A brilliant site has been making the rounds of social media: allmalepanels.tumblr.com. I became aware of it just in time to suggest a post: an all-male symposium at Cambridge Muslim College on the future of the madrasa. The original article, since removed, touted its diverse participants, but as someone observed, clearly they only meant diverse styles of facial hair. The organizer apparently chose “to exclude women despite having had the matter brought to his attention” in the planning stages by male participants. (As of this writing, the college still has an all-male homepage.)
Right around the same time, I learned of an Australian Muslim conference taking a slightly different route, advertising an event with thirteen male speakers and three female ones. Not an ideal ratio, but certainly better than many events. What is troubling is the way men and women appear on the poster. Each man has a picture along with his name. The women are literally faceless, represented by identical balloon figures. While the men appear in color or grayscale photographs, the women are stark black and white, clearly inhuman caricatures. (Other similar events give slightly different lists with only one woman; she appears with different line drawings, one in profile and one “full face” – except, still, faceless.)
Two other things differentiate the female and male speakers. First, and in contrast to the way women are often stripped of titles, the men only get names, the women’s names are preceded by Sr. (“sister”) or, in one case, Dr.
Second, the men’s names are presented in blue, the women’s in pink.
Perhaps the aim was to represent some timeless Muslim notion of female modesty, in which women’s faces should not appear publicly. What we have instead is a clear illustration of precisely how modern – and in key respects, Western – particular gender ideals are. Pink for girls and blue for boys is a twentieth century American invention.
This poster illustrates, brilliantly, the confluence of disparate patriarchal systems of gender differentiation and male privilege. Here, just as in a workshop on the madrasa in a storied European university town, “Islam” and “the West” present not opposed but overlapping and intersecting systems of dominance.
The #allmalepanels tumblr reveals more of the same. National borders do not constrain. There are government symposia. There are award ceremonies for creative fields. There are panels, keynote panels, and entire conferences comprised of all-male experts.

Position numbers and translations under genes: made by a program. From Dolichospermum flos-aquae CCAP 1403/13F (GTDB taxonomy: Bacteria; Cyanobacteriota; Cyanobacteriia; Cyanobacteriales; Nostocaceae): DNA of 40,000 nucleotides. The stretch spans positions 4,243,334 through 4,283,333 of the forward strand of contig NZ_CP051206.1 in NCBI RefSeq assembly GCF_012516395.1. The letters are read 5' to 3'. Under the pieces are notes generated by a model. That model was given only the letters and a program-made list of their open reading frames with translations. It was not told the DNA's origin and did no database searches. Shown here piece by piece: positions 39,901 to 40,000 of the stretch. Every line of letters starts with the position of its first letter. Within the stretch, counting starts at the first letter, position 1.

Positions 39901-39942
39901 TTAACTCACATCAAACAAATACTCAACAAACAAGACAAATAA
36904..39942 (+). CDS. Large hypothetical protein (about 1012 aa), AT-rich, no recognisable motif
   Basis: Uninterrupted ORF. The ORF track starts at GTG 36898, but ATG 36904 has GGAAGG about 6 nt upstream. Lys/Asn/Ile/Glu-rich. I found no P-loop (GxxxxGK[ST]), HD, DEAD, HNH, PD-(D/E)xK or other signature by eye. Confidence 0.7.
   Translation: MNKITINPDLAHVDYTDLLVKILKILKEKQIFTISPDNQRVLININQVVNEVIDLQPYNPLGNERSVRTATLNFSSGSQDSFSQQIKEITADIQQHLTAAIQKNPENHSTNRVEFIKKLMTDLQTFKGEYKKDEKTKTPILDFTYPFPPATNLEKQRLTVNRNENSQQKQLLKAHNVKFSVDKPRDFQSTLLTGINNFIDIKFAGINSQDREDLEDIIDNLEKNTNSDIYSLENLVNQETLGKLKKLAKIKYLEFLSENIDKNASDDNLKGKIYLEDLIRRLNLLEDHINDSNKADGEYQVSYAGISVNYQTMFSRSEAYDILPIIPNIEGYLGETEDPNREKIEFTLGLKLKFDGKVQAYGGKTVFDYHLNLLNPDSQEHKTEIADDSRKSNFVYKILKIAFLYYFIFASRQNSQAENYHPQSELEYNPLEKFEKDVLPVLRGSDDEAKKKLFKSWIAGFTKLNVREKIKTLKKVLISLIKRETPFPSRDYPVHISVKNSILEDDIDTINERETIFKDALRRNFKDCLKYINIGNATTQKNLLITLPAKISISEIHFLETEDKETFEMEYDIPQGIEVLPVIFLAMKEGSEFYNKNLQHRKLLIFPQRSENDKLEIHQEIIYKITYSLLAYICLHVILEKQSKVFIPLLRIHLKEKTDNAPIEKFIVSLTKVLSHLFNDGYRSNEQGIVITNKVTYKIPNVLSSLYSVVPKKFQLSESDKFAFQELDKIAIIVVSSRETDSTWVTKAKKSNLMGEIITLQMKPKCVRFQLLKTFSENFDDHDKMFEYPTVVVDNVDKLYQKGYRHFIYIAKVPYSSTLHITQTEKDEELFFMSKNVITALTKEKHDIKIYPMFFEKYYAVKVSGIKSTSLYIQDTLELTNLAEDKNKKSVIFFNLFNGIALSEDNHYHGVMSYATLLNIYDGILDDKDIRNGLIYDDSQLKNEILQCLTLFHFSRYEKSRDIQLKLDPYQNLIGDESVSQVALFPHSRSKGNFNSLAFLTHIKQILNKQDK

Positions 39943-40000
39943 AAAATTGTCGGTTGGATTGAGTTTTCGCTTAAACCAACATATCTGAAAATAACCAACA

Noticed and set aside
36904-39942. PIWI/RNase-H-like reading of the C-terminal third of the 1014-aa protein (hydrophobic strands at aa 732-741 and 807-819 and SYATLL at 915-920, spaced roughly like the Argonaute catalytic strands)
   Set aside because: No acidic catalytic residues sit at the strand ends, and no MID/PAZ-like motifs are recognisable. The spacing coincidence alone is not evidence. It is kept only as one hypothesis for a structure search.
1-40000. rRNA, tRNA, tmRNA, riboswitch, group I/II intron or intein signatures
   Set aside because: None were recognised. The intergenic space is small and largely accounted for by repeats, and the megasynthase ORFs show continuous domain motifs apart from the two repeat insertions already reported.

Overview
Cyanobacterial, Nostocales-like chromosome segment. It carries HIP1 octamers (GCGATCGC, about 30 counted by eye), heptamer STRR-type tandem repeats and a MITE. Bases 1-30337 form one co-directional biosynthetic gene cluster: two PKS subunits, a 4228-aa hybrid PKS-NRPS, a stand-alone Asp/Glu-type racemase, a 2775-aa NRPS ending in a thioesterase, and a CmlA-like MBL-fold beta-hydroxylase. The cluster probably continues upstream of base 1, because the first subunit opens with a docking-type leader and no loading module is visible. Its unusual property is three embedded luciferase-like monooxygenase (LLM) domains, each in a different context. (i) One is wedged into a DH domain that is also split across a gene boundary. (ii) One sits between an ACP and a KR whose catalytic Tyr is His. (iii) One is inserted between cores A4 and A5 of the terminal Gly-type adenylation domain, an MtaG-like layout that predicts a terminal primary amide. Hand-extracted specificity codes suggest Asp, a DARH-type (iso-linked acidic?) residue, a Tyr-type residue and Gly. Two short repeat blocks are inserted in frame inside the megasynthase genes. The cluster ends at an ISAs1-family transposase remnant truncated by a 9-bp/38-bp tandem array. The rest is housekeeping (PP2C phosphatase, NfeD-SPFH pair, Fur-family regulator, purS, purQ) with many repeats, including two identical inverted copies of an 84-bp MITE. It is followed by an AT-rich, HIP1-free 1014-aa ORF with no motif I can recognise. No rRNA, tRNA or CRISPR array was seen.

Those who treated the all-male Saudi conference on women’s rights held in 2012 as laughable were, of course, justified. But in a nation whose leaders have cynically exploited Muslim women’s suffering to justify military interventions, we have numerous examples of men alone celebrating legislation affecting women’s lives. No country, ethnicity, religion, or professional field has a monopoly on patriarchy (though many all-male panels are also all-white).
Sara Ahmed has pointed out that “When you expose a problem you pose a problem.”
Part of the problem is perception.
Noticing a problem (“Hey, there don’t seem to be any women invited to a discussion of the future of Muslim education”) is a legitimate recognition of troubling power dynamics. It is perceived, though, by those who want the exclusion to go unnoticed, or at least unspoken, as a matter of hurt feelings: you imagine this is a problem because you weren’t included.
Women, this approach says, are not rational actors capable of analyzing larger patterns of exclusion and structures of domination, but rather irrational actors prone to hysterical overreaction to unintentional slights. (This notion of women as overly emotional and insufficiently rational is, by the way, also a joint production: though it figures regularly in certain strands of Muslim writing, it gets there via nineteenth and early twentieth-century European “scientific” discourses about femininity.)
Like pointing to women’s wounded feelings, focusing on the benign intent of those who exclude women deflects attention from patterns and structures. One can attend to how any particular event came to have no women represented (check out “female conference speaker bingo” for common excuses). But it is precisely the predictable nature of these perceived obstacles that makes them possible to overcome, if there is any sincere desire to do so.
Meanwhile, if you have not read Ahmed’s essay, now is the time. And next time you come across an all-male panel, or edited volume, or bibliography, send it along to allmalepanels.tumblr.com. If nothing else, it allows us to conjoin anger with laughter.
Kecia Ali, Ph.D. is an Associate Professor of Religion at Boston University where she teaches a range of classes related to Islam. She writes on early Islamic law, women, ethics, and biography. Her newest books are The Lives of Muhammad and the co-edited Guide for Women in Religion, revised edition. Her earlier books include Sexual Ethics and Islam: Feminist Reflections on Qur’an, Hadith, and Jurisprudence(2006),Marriage and Slavery in Early Islam (2010), and Imam Shafi’i: Scholar and Saint (2011). She currently serves on the Membership Task Force of the American Academy of Religion and serves as president of theSociety for the Study of Muslim Ethics. She lives in the Boston area with her family.